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War Economy

The Maori War Effort

The Maori War Effort

Recruitment amongst the Maori people for all branches of the armed forces remained on a voluntary basis throughout the war,1 but many thousands of Maoris enlisted,2 and Maoris accepted direction into essential industries.

The Maoris set up their own organisation to encourage a maximum war effort from their own people. A March 1943 statement in the House of Representatives by Mr P. K. Paikea3 summarised its activities:4

‘… When the Maori War Effort Organisation was formed, it was decided that tribal committees should be set up throughout New Zealand, the functions of those committees being to stimulate recruiting among their own immediate tribes and to stimulate production …, and to direct and control manpower in order to assist essential industries. At present there are 121 tribal committees in the Northern Maori Electorate, 135 in the Western Maori Electorate, 102 in the Eastern Maori Electorate, and 23 in the Southern Maori Electorate—a total of 381. I desire to give an indication of their activities. They have put into production, for purposes other than their own immediate needs, 4,933 acres of land, and it is estimated that, on a conservative basis, the land will yield 126,700 bushels of maize, 475 bushels of beans, 3,403 tons of kumaras, 4,992 tons of potatoes, 206 tons of mixed

1 Parliamentary Paper H-11a, Report of the National Service Department, 1946, p. 17.

2 See for example J. F. Cody, 28 (Maori) Battalion.

3 Member of the Executive Council representing the Native Race.

4 NZPD, Vol. 262, p. 353.

page 453 vegetables, 440 tons of pumpkins, and 5,400 pecks of peas. In addition the Maori people have collected approximately 20,000 lb of dried agar seaweed. Since Japan entered the war, this seaweed has been much in demand.

‘… Now I wish to deal with Maori manpower. Under the Maori War Effort Organisation, we have enlisted 5,178 men for overseas service, 2,088 home service, and 10,229 for the Home Guard, which gives a total of 17,495 enlistments in the armed forces. In addition, there is a total of 11,550 now working in essential industries, making a grand total taking part in the defence Forces and in essential industries of 29,043.’2

A National Service Department statement indicates the relationship between the Department and the Maori War Effort Organisation:1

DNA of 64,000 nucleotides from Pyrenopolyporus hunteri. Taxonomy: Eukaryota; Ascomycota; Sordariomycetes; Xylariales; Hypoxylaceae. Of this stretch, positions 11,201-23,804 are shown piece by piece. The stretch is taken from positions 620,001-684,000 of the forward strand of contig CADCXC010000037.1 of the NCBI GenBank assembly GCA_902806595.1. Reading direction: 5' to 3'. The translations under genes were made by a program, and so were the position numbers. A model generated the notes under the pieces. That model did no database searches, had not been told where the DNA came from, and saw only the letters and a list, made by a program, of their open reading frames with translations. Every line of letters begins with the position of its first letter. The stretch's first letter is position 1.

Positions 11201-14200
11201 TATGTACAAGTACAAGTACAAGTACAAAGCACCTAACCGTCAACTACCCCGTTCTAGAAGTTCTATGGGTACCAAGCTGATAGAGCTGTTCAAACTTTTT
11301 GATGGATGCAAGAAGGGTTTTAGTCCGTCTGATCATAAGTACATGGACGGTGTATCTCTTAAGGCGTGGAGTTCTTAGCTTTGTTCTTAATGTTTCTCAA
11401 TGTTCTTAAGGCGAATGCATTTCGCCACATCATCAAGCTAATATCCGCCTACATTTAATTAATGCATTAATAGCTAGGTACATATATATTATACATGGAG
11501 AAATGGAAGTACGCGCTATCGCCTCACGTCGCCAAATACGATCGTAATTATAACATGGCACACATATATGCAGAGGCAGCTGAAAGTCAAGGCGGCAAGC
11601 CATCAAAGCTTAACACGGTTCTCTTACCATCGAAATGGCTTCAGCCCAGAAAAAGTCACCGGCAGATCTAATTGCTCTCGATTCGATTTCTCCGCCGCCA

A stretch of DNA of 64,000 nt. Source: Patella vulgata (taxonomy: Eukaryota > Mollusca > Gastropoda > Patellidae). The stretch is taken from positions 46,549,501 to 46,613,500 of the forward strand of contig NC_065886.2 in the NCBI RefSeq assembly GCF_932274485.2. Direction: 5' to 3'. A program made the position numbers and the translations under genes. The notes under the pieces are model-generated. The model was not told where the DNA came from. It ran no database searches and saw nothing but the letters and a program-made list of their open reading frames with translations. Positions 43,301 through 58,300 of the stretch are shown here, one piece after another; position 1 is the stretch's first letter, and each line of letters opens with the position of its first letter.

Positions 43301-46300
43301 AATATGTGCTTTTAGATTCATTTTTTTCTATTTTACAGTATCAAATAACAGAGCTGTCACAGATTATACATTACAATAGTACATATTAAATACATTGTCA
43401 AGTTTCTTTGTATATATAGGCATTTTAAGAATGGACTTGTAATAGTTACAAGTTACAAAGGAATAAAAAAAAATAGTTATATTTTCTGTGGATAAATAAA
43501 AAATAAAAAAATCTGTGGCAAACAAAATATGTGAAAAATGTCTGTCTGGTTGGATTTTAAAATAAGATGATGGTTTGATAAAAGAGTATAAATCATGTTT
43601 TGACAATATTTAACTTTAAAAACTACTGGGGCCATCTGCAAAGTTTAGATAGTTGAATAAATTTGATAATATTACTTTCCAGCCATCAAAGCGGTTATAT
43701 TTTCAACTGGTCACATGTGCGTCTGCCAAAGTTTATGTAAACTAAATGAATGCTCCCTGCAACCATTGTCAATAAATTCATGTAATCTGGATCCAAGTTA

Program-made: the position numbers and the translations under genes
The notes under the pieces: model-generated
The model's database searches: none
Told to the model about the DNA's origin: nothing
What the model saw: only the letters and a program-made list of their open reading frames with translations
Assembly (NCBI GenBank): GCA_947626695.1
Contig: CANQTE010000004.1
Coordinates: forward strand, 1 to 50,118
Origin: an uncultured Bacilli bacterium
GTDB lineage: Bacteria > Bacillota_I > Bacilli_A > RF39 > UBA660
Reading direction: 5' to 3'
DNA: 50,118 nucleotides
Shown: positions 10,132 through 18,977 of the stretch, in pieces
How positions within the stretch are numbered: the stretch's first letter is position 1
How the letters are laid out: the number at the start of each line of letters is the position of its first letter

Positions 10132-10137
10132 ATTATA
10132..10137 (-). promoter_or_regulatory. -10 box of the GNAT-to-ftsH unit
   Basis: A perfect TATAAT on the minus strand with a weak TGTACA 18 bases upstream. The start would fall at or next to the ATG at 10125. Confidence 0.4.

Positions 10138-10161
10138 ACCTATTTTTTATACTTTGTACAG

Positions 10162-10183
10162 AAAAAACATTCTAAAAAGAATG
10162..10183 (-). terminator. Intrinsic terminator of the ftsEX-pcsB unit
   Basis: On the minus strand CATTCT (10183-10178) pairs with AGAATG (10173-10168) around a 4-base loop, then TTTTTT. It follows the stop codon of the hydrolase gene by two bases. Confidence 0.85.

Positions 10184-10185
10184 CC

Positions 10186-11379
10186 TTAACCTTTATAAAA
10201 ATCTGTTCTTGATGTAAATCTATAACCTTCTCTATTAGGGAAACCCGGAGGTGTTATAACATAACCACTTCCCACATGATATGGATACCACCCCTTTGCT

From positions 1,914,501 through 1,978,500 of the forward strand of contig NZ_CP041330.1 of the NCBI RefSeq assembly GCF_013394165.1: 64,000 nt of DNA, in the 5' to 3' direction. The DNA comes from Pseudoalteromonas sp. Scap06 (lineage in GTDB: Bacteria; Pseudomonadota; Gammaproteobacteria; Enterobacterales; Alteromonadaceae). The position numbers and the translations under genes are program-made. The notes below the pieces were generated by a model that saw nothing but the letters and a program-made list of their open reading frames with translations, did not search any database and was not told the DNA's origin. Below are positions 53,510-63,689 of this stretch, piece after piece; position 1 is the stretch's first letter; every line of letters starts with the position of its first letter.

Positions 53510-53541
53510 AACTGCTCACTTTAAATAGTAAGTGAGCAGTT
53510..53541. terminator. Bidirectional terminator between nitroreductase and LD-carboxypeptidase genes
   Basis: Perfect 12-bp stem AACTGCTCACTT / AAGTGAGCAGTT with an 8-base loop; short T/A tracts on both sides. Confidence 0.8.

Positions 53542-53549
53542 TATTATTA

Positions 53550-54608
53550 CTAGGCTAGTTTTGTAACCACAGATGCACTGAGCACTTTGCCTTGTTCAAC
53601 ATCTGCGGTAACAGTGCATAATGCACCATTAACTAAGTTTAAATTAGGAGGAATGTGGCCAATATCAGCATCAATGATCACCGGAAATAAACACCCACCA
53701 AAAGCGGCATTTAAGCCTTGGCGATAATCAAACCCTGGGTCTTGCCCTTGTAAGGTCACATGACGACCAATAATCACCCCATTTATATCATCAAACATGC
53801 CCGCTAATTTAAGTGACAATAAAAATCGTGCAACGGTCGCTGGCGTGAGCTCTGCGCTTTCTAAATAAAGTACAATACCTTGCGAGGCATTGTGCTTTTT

‘The valour of members of the Maori Battalion and Maori members of the Air Force and Navy is widely known. On the industrial front, also, they have contributed much to the achievements of New Zealand's war effort. Maori workers have assisted materially in the manning of seasonal and heavy industries throughout the war period, particularly in the high-priority industries of shearing and meat-freezing. They have been conspicious also in sawmilling, constructional activities, and defence works. Maori men and women have also played their part in urban industries. When the National Service Department commenced its wartime redistribution of the industrial manpower of the Dominion it sought and readily obtained the cooperation of the Maori War Effort Organisation. Special Maori Sections of the National Service offices were established in the main centres of Maori population, and these sections (working in close contact with the tribal committees and with Maori Utilization Committees) were able to secure the willing services of Maori workers in many critically short-staffed industries throughout New Zealand. Maori workers were made subject to manpower direction and control to the same extent as others, and it is worthy of note that virtually all directions issued by District Manpower Officers (who acted in close consultation with the tribal committees and Maori Utilization Committees) were accepted without appeal. The total number of Maoris employed in essential undertakings at 1st April, 1945, is estimated to have been 15,000. Some 10,000 direction orders had then been issued to Maoris.’

There are very few separate references to the Maori people in this volume. Similarly, there are very few separate references to people of European stock. The reason for this is that nearly all

2 Sic. The correct total is 29,045.

1 H-11a, Report of the National Service Department, 1946, pp. 62–3.

page 454 of the statements made refer to New Zealanders, without distinction as to race. The people, irrespective of race, contributed to the war effort, and only where some special arrangement was made for a particular section of the population has it been necessary to make a separate reference.